Optical Diagnostics for Upper Urinary Tract Urothelial Cancer: Technology, Thresholds, and Clinical Applications.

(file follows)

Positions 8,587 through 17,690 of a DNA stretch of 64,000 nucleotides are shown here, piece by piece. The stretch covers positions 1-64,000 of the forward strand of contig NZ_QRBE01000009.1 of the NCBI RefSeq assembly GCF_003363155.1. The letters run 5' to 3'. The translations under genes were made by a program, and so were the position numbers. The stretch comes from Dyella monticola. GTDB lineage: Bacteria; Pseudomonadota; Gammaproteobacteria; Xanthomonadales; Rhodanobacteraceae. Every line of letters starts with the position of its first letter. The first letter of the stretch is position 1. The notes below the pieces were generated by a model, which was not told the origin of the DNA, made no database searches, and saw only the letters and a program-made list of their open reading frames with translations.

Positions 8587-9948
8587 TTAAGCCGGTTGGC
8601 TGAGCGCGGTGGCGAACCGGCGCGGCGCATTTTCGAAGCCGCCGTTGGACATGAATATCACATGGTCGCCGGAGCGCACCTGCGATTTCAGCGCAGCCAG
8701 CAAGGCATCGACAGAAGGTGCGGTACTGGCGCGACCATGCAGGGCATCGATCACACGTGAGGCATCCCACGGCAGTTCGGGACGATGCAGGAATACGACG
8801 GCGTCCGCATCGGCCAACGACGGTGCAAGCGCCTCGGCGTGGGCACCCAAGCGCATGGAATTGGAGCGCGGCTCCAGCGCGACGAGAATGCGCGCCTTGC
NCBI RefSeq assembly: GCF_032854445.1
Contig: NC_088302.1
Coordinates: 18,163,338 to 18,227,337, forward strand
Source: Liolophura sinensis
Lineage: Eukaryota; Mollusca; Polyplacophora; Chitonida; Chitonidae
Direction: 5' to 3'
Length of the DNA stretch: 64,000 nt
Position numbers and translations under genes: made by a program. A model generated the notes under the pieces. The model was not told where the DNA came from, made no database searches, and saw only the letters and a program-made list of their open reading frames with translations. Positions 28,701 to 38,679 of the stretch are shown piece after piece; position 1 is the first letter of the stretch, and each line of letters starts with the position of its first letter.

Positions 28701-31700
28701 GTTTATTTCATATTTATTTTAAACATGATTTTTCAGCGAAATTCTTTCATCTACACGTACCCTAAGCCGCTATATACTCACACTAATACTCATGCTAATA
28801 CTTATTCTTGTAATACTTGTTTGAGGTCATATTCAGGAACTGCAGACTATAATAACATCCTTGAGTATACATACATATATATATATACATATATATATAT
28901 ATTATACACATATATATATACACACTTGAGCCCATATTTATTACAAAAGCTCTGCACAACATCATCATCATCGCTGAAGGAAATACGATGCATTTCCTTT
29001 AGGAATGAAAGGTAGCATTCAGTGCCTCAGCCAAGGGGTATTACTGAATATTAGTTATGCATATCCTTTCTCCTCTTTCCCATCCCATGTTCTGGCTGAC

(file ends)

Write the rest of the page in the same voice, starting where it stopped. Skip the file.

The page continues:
Abstract Purpose: Developments in optical diagnostics have potential for less invasive diagnosis of upper urinary tract urothelial carcinoma (UUT-UC). This systematic review provides an overview of technology, applications, and limitations of recently developed optical diagnostics in the upper urinary tract and outlines their potential for future clinical applications. In addition, current evidence was evaluated. Literature Search: A PubMed literature search was performed and articles on narrow band imaging (NBI), photodynamic diagnosis (PDD), Storz professional imaging enhancement system (SPIES), optical coherence tomography (OCT), and confocal laser endomicroscopy (CLE) regarding UUT-UC were reviewed for data extraction. Study quality was reviewed according to Quality Assessment of Diagnostic Accuracy Studies and Innovation, Development, Exploration, Assessment, and Long-term follow-up (IDEAL) standards. Results: Four articles available for quality assessment, demonstrated high level of evidence, but low level of IDEAL stage. NBI and SPIES enhance contrast of mucosal surface and vascular structures, improving tumor detection rate. A first in vivo study showed promising results. PDD uses fluorescence to improve tumor detection rate. However, due to the acute angle of the ureterorenoscopes there is an increased risk of false positives. OCT produces cross-sectional high-resolution images, providing information on tumor grade and stage. A pilot study showed promising diagnostic accuracy. CLE allows ultrahigh-resolution microscopy of tissue resulting in images of the cellular structure. CLE cannot be applied in vivo in the upper urinary tract yet, due to technical limitations. Conclusions: NBI, SPIES, and PDD aim at improving visualization of UUT-UC through contrast enhancement. OCT and CLE aim at providing real-time predictions of histopathological diagnosis. For all techniques, more research has to be conducted before these techniques can be implemented in the routine management of UUT-UC. All techniques might be of value in specific clinical scenarios and allow for integration, for example, OCT with NBI, and could therefore improve tumor detection and staging and help in selecting the optimal treatment for the individual patient.